We’ve come a long way since ‘music wants to be free’ became the mantra of early online evangelists. Indeed, one of the music biz’s greatest achievements is surely that, not only did it stop music being free, but it’s actually making more people pay for it than ever before. The IFPI's Global Music Report says 255 million people now use paid-for streaming services around the world.
So, many people in the industry will be casting nervous glances at YouTube Music and Amazon, both of which have launched limited free streaming services in the last couple of weeks.
True, both are locked to smart speaker devices (YouTube to Google Home and Amazon to its own Echo), so the user will still have to make an initial investment for access to some free music. And, even truer, different streaming offerings and price points may well bring new users into the streaming market, which is why the labels are licensing the new services. Plus, truest of all, market-leader Spotify has long trumpeted its role in converting users from piracy to subscription via its free tier.
Just as the perceived value of music was creeping up again in the eyes of the public, two huge multi-national corporations are threatening to drag it down again
Spotify may have just passed the 100m subscriber mark, as revealed by Music Week yesterday, but right now, the beleaguered Swedish streaming service needs free competition like a hole in the head. Yet the people actually making and releasing the music won’t be worried about that. What will concern them is that, just as the perceived value of music was creeping up again in the eyes of the public, two huge multi-national corporations are threatening to drag it down again while leveraging other parts of their business. ARPU – average revenue per user – may well be the next big battleground between rights-holders and DSPs, and this won't help.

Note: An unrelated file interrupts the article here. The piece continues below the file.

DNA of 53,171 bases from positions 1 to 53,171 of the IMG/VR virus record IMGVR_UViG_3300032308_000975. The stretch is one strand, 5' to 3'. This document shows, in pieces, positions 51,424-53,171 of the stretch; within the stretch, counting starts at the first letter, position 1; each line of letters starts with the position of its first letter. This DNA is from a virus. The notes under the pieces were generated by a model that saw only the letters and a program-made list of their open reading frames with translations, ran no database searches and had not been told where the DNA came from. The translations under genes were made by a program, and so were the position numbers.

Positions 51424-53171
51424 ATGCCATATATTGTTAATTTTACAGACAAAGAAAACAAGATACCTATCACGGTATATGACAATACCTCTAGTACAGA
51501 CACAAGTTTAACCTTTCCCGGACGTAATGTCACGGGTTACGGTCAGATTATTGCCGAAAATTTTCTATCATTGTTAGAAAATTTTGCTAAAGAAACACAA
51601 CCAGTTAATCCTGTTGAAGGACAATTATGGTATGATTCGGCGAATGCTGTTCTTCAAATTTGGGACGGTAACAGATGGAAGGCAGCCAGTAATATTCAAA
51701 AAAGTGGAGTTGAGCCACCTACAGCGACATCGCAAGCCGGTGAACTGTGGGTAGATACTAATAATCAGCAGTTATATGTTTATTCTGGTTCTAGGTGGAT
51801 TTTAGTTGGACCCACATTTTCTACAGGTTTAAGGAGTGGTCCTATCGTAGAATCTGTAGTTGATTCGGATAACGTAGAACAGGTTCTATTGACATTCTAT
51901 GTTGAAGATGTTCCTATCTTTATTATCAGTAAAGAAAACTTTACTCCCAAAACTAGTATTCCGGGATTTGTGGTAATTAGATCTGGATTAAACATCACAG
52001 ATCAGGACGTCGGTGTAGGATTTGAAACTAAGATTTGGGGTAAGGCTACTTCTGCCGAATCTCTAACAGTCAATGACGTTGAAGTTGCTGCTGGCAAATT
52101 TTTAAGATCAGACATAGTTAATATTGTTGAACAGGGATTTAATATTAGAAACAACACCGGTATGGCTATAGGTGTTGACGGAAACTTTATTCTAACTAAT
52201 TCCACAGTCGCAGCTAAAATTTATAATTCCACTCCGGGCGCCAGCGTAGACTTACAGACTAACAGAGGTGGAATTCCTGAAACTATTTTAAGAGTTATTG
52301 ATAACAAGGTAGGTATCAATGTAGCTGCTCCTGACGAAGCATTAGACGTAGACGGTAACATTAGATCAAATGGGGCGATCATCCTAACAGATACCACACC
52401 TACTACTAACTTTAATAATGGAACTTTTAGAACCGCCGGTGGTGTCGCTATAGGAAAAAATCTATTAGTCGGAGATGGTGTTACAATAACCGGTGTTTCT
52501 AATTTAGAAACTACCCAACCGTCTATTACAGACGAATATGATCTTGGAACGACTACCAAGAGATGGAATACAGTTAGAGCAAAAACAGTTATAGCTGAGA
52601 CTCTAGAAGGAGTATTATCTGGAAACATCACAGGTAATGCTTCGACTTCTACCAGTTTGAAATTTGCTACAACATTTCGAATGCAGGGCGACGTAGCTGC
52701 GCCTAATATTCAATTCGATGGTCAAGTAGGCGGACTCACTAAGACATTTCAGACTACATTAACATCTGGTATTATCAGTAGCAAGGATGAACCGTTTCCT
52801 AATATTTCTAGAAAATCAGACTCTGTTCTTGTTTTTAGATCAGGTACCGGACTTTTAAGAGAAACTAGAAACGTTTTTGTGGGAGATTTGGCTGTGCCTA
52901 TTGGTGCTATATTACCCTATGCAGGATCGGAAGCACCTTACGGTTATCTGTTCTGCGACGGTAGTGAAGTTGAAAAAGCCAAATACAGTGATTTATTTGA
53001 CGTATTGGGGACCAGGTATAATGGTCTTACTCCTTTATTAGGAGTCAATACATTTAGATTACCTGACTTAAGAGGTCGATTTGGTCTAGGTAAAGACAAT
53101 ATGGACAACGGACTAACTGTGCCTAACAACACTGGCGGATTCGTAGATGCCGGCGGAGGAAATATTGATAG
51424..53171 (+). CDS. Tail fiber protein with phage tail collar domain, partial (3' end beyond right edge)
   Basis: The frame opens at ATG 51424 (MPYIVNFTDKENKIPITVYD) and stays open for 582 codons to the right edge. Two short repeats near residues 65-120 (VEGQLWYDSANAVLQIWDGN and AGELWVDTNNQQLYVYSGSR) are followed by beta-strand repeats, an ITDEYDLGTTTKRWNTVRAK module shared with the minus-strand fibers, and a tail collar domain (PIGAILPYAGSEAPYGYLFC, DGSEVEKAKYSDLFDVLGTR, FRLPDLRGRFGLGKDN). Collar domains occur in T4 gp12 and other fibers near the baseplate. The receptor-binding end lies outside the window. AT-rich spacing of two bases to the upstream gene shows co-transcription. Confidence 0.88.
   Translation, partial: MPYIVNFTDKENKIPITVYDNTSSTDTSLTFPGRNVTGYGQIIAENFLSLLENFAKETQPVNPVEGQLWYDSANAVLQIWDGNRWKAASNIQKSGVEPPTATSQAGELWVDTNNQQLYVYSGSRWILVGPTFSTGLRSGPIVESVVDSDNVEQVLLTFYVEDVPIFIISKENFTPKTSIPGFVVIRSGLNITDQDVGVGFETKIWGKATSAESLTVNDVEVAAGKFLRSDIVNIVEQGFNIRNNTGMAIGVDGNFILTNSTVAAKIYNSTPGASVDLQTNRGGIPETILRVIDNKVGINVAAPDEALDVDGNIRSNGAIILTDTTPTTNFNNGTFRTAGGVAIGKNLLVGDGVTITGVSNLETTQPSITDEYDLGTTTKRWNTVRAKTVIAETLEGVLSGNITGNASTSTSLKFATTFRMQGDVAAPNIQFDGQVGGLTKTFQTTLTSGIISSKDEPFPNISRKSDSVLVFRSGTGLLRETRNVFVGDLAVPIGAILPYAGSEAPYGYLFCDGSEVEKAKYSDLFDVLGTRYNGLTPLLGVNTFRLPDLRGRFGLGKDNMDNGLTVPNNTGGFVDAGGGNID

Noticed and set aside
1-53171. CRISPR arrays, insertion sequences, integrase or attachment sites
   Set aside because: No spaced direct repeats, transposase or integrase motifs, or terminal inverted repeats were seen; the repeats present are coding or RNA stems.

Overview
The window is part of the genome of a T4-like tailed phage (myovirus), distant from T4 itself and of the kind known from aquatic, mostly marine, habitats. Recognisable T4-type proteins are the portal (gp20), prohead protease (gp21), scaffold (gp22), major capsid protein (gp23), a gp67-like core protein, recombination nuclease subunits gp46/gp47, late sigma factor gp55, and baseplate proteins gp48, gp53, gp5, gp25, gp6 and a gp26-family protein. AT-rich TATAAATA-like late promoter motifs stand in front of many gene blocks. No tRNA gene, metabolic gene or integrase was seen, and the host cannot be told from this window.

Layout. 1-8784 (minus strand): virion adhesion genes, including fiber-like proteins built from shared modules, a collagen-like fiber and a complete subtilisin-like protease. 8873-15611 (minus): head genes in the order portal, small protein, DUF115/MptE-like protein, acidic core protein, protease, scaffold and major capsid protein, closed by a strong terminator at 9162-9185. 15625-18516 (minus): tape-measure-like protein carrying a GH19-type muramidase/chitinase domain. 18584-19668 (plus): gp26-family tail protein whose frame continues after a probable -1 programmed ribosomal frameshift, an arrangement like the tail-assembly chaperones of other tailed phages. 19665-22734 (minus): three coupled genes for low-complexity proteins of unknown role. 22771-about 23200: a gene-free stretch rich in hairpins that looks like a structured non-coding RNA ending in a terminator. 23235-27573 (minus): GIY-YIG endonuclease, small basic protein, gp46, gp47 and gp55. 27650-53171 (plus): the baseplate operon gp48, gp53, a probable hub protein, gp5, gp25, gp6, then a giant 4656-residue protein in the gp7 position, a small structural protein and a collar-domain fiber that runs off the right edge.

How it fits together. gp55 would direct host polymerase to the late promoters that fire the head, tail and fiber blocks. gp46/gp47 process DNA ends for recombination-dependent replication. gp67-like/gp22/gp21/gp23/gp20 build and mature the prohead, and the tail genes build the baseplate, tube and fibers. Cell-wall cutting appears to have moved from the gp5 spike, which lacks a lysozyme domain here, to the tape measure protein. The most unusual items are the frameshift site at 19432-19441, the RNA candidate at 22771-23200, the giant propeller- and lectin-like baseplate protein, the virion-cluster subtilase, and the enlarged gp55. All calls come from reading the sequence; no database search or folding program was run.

As this column has noted before, in a sane world, inflation alone would be making sure that the cost of a streaming subscription – unchanged since Spotify launched – would be rising, not falling. YouTube has a massive user funnel used to not paying for music, although Amazon customers have been putting their hands in their pockets for music since CDs ruled the earth. And what if Apple Music – which has made huge recent gains in subscriber numbers and recently opted not to appeal a Copyright Board ruling that songwriters were entitled to bigger streaming payouts – decides it wants to join the free tier party?
After all, while some people might still want music to be free, musicians no longer want to sell themselves short. If the biz can’t square that particular circle this time around, free could become a very expensive experiment indeed...